Climate change: NJ is warming faster than most of the country. Part 18 In The Rest Of The World Is Warming Up Twice As Fast As The Rest Of The World.

The New Jersey lobster boom has passed.

Tom Fote, legislative chairman for The Jersey Coast Anglers Association, recalls a time in the 1990s when warming waters off the Jersey Shore prompted the tasty crustaceans to reproduce more, attracting more boats to fish for them.

But then the water got too hot. The lobsters stopped reproducing as they had been.

“We were the canaries in the mines,” Fote said of anglers in New Jersey.

New Jersey has emerged as a top state in the nation experiencing climate change, according to a new analysis of climate data by The Washington Post. 

New Jersey heated by nearly 2 degrees Celsius, or 3.6 degrees Fahrenheit, since about the turn of the last century, the Post found. That’s double the average for the continental United States. Alaska, then Rhode Island crossed the 2-degree mark, the Post reported. New Jersey is close.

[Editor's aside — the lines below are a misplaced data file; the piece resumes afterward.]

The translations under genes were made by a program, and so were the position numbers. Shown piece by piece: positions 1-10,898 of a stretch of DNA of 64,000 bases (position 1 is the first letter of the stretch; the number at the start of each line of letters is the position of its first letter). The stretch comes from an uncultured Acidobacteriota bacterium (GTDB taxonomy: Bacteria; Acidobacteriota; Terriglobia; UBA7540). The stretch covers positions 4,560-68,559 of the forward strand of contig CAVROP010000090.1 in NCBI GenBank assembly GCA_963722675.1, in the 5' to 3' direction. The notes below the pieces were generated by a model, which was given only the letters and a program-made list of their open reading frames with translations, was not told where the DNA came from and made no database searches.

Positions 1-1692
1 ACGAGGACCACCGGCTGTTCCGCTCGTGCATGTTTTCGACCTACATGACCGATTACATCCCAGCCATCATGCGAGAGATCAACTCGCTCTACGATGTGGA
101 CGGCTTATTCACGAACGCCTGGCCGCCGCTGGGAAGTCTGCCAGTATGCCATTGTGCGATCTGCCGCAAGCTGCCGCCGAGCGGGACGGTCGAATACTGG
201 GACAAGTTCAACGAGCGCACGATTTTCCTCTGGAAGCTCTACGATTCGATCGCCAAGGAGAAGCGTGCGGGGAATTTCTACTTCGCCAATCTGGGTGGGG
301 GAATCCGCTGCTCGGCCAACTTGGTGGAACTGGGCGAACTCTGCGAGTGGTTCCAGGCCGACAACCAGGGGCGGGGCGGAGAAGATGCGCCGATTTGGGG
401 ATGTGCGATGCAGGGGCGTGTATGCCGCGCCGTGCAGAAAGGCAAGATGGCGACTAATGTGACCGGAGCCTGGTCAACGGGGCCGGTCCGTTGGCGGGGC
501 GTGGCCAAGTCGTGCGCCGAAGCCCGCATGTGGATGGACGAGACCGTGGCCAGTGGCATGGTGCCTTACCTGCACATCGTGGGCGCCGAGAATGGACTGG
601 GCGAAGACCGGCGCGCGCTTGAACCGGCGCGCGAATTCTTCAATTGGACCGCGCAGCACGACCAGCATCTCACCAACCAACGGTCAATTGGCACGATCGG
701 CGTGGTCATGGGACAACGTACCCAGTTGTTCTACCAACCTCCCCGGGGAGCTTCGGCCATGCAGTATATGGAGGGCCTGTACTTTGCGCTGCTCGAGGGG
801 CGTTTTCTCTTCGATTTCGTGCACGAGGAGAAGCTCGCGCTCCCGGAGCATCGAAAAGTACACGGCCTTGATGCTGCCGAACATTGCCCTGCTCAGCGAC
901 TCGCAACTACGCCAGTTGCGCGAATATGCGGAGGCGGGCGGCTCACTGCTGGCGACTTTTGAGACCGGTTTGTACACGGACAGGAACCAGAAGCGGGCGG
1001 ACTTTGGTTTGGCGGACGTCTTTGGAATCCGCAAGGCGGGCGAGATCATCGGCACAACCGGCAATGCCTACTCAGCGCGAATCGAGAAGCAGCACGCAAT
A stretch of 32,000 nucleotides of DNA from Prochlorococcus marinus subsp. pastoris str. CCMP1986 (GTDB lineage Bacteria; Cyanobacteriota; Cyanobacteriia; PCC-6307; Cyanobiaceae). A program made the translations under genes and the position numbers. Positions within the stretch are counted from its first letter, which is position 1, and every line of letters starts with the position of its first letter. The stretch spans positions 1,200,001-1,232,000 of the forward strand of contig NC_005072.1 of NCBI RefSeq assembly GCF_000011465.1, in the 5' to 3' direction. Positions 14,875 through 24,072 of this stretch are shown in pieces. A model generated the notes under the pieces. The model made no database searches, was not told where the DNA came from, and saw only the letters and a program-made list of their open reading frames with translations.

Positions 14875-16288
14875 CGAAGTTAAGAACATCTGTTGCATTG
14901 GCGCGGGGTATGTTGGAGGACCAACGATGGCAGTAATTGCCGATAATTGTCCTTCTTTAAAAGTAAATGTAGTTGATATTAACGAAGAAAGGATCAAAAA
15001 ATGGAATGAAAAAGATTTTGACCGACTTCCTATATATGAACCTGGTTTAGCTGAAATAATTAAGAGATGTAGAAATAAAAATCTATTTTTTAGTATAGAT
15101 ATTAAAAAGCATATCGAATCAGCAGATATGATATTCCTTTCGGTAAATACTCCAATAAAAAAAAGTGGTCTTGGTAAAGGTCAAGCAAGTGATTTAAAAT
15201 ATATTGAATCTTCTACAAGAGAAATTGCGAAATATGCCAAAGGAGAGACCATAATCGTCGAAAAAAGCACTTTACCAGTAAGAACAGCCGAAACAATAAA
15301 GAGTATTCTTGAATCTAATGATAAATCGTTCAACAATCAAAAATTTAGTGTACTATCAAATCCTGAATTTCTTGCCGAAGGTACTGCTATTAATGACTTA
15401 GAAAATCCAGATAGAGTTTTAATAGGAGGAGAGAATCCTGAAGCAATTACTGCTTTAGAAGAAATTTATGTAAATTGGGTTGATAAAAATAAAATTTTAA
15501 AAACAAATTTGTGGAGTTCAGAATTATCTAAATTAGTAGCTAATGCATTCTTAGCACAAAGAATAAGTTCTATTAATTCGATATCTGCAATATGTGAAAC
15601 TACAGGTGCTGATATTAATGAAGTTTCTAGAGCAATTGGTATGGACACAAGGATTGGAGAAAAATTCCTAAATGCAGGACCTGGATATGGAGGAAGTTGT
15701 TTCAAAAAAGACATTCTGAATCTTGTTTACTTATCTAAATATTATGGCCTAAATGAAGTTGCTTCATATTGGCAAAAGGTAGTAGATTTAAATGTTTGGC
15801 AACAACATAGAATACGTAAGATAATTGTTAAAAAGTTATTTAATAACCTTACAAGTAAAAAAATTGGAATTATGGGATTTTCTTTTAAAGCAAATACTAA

Some studies suggest the 2-degree mark is a “point of no return” for the planet, a juncture where policymakers will be unable to avoid the worst ill effects linked to climate change.

David Robinson, the state climatologist, noted that warming has been much more severe in Arctic regions, like Alaska. But he says the data spells trouble.

“Why NJ is one of the larger warmers in the lower 48 is hardly certain,” he wrote in an email, “however I believe it may have something to do with its coastal location, and atmospheric interactions with the warming waters off our shores.”

Climate change worse everywhere than everywhere else